Hampton Selectboard Member Faces Calls For Ouster Over Offensive Social Media Posts | New Hampshire Public Radio

Hampton Selectboard Member Faces Calls For Ouster Over Offensive Social Media Posts

Sep 14, 2020

Hampton selectboard member Regina Barnes is facing calls for her resignation over her Facebook posts.
Credit 'Friends of Regina Barnes' Facebook page

A member of the Hampton selectboard is facing calls for her resignation over racist and transphobic social media posts.

The posts by Regina Barnes, vice chair of Hampton's selectboard, attacked Democratic vice presidential candidate Kamala Harris and television personality Caitlyn Jenner, and also included a message against the wearing of face masks.

"If you can pretend Bruce Jenner is a woman & Kamala Harris is black, then you can definitely pretend I'm wearing a mask," reads a recent post on Barnes' campaign Facebook page. Barnes was a Republican candidate for state Senate, but lost last week’s primary election.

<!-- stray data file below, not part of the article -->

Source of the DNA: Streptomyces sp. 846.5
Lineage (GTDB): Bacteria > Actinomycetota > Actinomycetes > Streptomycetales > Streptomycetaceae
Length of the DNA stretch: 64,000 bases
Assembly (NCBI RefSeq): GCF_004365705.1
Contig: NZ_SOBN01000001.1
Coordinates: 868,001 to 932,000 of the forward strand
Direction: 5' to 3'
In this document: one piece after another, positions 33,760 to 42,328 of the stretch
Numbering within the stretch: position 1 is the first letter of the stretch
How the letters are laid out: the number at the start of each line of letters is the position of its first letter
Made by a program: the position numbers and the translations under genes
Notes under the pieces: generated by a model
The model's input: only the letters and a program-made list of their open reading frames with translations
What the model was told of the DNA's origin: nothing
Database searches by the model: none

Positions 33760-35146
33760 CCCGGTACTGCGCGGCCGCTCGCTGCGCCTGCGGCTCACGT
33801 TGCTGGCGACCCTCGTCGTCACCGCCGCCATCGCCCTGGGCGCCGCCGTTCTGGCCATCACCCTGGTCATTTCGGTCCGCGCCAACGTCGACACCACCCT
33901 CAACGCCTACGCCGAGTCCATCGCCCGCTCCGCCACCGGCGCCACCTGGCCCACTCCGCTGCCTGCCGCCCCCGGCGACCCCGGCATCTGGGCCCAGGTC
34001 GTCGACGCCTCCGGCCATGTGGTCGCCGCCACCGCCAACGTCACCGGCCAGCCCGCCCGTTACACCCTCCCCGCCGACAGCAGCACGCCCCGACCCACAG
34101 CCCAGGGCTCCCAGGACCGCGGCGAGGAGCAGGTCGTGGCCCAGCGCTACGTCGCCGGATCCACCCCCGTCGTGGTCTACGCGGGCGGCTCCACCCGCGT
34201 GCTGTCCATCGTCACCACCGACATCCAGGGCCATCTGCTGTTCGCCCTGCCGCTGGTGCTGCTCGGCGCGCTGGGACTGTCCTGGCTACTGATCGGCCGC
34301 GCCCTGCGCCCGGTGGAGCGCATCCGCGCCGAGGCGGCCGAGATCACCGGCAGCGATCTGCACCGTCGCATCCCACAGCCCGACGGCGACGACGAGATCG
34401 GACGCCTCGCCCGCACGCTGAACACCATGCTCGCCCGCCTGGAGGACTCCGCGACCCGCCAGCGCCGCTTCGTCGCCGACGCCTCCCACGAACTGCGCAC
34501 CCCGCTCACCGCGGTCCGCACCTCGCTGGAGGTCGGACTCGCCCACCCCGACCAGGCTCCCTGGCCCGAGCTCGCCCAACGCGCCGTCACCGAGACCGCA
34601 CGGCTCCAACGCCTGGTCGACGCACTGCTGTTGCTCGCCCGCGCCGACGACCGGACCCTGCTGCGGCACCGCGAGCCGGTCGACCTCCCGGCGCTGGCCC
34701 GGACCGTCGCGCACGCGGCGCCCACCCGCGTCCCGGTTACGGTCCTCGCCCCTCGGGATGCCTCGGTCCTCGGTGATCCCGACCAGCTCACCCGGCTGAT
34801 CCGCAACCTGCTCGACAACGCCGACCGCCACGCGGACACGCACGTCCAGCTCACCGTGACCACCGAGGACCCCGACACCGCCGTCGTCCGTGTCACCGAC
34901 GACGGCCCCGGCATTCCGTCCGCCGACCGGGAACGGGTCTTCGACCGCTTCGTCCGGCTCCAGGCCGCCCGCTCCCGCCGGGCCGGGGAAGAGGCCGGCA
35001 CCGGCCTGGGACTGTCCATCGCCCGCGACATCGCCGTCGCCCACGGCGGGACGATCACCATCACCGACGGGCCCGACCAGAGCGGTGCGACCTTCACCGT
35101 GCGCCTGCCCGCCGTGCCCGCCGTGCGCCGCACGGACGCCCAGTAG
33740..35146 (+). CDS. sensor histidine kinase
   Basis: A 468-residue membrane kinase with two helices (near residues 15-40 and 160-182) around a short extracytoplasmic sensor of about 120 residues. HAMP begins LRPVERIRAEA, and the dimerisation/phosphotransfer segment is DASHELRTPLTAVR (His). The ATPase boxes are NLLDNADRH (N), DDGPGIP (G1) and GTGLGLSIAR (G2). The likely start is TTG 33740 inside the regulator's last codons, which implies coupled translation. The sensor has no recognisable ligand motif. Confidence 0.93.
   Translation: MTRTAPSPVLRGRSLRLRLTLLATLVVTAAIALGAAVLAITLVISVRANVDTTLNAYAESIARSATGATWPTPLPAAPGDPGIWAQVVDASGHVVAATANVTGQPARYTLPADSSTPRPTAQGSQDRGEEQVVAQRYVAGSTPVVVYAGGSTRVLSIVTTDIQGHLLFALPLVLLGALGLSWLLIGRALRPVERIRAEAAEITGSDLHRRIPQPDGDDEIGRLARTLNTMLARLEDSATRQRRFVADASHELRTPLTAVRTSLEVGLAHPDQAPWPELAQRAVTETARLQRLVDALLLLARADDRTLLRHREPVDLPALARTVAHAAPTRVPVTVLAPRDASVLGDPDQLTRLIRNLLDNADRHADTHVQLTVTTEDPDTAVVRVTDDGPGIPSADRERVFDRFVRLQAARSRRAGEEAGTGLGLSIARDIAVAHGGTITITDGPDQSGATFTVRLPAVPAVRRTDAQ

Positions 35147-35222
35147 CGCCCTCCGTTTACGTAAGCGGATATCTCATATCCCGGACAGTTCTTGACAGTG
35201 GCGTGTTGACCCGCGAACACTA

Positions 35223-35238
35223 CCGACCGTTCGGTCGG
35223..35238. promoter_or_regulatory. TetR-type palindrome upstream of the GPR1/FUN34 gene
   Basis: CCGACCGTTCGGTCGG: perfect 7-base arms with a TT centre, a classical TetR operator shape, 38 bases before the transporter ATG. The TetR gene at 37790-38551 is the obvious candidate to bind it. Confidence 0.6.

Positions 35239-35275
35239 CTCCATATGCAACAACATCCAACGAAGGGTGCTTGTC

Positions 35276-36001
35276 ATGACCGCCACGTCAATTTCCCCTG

In an interview, Barnes said she's not racist and her posts are not meant to be taken seriously. She said she has no plans to resign.

Jennifer Glynn, one of the residents demanding Barnes step down, said Barnes has a history of hateful social media messages.

“There’s no room, especially in small-town politics, for someone who is not going to be willing to represent all of the people in the town,” Glynn said. “If you’re not willing to acknowledge the existence of trans lives or Black lives or give those value, then you don’t deserve to be in office.”

Barnes' posts were raised at Monday night's meeting of the Hampton selectboard. Several members of the public spoke against Barnes, and the board adopted a resolution stating that members' statements should not to be seen as representing the opinion of the board as a whole.

At one point during the meeting, Barnes interrupted board Chairman James Waddell as he urged fellow board members to avoid bigoted remarks.

"This is slander, and it's taken out of proportion," Barnes said. "We have real business to talk about, and this is what we're spending our time on?"

"You're the one that caused it," Waddell responded.

"First Amendent rights," Barnes said. "Read the Constitution, and read it good, because not enough people are reading it now."